While use of illegal drugs is down among teens, use of DXM and other over-the-counter drugs is on the rise from eighth grade onward, says Michael Windle, PhD, chair of behavior sciences and health education at Emory University's Rollins School of Public Health.
The "herbal" moniker may make teens think the drugs are safe or even healthful, warns Windle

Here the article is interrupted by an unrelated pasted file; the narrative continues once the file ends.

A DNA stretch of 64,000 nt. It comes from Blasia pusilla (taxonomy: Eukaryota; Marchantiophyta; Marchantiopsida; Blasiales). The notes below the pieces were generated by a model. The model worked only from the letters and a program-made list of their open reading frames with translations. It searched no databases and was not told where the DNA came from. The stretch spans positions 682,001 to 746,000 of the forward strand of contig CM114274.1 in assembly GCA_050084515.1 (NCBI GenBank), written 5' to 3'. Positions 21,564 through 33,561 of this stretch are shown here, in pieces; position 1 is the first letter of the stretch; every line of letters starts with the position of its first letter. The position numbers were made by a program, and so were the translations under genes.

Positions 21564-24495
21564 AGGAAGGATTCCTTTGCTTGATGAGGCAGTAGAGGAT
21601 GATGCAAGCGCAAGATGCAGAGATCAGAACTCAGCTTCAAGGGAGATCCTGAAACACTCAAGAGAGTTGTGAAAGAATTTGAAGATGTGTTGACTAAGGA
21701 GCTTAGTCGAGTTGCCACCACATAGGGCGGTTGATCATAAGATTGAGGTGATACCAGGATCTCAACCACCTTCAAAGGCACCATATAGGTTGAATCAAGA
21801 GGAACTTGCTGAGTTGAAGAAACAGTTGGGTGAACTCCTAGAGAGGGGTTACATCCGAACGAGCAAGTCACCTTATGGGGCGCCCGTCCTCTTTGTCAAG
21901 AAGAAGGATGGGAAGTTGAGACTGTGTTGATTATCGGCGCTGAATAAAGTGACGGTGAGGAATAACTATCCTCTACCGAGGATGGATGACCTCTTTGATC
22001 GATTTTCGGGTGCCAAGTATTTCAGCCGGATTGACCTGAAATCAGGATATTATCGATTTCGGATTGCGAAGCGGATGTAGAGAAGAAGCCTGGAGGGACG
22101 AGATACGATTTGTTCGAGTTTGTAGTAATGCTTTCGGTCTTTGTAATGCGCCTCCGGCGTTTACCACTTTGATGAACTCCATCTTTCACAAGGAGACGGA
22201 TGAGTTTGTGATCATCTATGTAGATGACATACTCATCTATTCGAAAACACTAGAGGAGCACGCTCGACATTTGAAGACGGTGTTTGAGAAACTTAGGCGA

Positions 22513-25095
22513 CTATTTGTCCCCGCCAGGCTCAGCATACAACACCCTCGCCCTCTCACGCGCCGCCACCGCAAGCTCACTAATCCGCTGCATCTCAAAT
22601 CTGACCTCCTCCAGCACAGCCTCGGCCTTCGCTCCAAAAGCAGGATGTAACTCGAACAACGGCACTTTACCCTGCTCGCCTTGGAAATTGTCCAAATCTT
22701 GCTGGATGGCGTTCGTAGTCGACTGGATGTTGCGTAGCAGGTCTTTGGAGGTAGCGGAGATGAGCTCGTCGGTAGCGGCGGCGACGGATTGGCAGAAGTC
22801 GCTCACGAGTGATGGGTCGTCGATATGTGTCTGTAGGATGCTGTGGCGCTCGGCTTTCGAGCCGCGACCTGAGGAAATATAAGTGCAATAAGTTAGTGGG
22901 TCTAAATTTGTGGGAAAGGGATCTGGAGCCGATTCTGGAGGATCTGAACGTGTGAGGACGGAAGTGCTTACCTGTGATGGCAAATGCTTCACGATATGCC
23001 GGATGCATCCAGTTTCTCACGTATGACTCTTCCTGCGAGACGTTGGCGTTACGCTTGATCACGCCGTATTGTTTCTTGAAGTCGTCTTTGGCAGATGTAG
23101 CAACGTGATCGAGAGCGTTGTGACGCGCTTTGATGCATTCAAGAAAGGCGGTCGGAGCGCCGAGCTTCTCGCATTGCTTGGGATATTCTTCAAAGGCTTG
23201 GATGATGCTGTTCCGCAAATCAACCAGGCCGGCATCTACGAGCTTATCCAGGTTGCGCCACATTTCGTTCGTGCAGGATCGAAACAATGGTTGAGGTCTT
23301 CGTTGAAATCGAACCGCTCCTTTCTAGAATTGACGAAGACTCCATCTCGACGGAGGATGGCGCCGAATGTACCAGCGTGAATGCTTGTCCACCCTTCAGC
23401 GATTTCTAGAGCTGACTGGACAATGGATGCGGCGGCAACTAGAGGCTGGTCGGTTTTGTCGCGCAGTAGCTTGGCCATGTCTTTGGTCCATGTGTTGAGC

, leader of a landmark, 20-year study of the long-term effects of teen substance abuse.
says that since these drugs are not illegal, teens often feel that they are more acceptable to peers and even to parents than are illegal drugs such as marijuana.
warns that "these products can produce a very severe side effect that under some conditions could require hospitalization or even result in death."